Taron Pellettieri, 9, opens the wood box and deposits food scraps for hungry worms. It's hard to pinpoint exactly where life begins in the Pellettieri-Molony garden but the worms are a good place to start to understand the cycle. The food scraps, much of which came from the garden, make the worms produce waste that enriches the soil that allow plants to grow.
Months ago, when I heard that Sugar Beet Co-op was staging its 2nd Annual Edible Garden Tour on Saturday, July 27 in Oak Park, I was intrigued. Frankly, I knew it would be a great opportunity for me to answer the question of our times: "What the heck is permaculture, anyway?"
In walks the client on two good legs ready for his massage. As a dog missing the other two legs, his life depends on it. And the sweet 8-year-old pit bull named Fifty seems to know it as he hops over to Denise Theobald and lies down, exposing the overworked legs that carry the strain of his muscular, energetic body.
Did you know there's an official Hemingway rum? Papa's Pilar ("Solera aged and artisan crafted"). Pilar was actually the name of Papa's beloved fishing boat in Cuba, but no doubt rum was a frequent accoutrement. Regardless, Papaficionados can celebrate his birthday this Sunday evening, July 21, at the Hemingway Museum (6-10 p.m.) with an exclusive tasting of Pilar, accompanied by live music by Pennies from Heaven and appetizers and cocktails from Maya del Sol.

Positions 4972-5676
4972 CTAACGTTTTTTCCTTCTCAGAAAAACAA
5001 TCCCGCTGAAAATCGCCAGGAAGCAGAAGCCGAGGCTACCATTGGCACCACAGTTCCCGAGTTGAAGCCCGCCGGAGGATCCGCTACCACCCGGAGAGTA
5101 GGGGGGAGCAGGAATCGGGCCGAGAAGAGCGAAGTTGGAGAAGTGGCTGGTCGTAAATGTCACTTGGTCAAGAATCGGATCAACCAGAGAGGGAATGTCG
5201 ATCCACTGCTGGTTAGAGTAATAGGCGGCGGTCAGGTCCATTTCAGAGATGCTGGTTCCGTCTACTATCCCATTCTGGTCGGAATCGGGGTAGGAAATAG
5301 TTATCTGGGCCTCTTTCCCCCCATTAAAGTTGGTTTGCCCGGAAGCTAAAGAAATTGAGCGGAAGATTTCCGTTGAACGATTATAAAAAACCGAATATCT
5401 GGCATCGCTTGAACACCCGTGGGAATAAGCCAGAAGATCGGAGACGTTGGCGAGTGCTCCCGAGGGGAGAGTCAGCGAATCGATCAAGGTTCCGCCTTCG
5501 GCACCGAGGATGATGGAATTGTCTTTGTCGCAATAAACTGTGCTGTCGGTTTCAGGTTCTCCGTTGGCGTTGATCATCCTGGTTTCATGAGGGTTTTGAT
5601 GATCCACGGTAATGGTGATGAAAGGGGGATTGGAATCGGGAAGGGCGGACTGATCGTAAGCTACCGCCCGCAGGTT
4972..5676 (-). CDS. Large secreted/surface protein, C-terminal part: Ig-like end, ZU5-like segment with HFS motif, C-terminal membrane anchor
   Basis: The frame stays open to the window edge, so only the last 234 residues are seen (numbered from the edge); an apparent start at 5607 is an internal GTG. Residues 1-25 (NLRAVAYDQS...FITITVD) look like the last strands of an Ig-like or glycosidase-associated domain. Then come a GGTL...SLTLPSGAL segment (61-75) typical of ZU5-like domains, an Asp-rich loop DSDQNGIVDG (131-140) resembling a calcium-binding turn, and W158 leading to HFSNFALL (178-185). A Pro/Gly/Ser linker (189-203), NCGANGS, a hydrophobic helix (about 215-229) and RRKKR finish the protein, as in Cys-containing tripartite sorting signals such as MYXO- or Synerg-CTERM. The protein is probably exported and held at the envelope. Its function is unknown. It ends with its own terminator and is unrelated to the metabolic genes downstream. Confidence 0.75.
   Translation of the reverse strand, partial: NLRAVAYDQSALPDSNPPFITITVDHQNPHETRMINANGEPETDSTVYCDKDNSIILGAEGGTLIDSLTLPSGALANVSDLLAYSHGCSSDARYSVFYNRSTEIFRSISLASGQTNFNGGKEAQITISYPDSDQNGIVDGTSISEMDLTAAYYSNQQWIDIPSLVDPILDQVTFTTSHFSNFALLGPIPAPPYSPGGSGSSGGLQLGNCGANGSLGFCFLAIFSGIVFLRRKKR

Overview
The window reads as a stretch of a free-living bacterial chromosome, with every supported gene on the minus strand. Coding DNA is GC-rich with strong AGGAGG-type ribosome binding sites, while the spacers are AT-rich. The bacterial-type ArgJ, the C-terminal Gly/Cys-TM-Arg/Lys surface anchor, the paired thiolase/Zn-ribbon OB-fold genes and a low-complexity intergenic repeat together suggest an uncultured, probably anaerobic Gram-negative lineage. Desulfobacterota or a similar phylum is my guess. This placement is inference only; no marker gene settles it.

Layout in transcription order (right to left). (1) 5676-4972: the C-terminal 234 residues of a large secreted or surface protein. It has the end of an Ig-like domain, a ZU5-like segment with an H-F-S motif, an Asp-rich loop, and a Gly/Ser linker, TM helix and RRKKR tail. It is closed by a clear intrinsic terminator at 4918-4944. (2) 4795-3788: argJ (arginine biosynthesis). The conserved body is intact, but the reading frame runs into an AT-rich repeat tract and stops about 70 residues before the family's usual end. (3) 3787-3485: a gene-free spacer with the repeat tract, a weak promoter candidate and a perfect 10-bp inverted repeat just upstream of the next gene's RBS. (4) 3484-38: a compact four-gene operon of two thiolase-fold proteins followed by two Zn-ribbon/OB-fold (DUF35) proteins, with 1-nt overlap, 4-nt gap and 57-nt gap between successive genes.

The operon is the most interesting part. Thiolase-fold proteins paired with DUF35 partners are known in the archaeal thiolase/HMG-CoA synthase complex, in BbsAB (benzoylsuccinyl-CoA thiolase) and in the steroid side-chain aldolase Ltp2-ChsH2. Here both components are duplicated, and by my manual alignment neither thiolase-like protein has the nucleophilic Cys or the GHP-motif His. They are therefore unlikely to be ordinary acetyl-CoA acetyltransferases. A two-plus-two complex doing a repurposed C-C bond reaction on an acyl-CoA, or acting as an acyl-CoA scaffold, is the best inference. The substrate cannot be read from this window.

Passersby and even puzzled shoppers at a nearby Jewel sometimes wander over to a little park on Lake Street in River Forest to inspect a group of participants playing an uncommon game and having an uncommonly good time doing it.
Every Fourth of July, Oak Park's Independence Day Parade embarks from the northwest corner of Longfellow Park and - this year 60 groups strong - and heads north up Ridgeland Avenue to Augusta Boulevard. Spectators line the parkways, sitting on curbs, in fold-up chairs, on house steps and tucked away on porches, many of which sport flags and red, white and blue bunting.
Gloria Groom had this idea. "I was working on some paintings and writing about Monet's The Artist's House at Argenteuil where you see his son, John, wearing a dress with a big blue sash in the back. I thought, 'What's this about?' so I wrote a friend in London and she said, 'Oh, that's a sailor's outfit and that was the trend that year. It shows he's a very upper-class little boy. That was the summer Monet actually had some money.'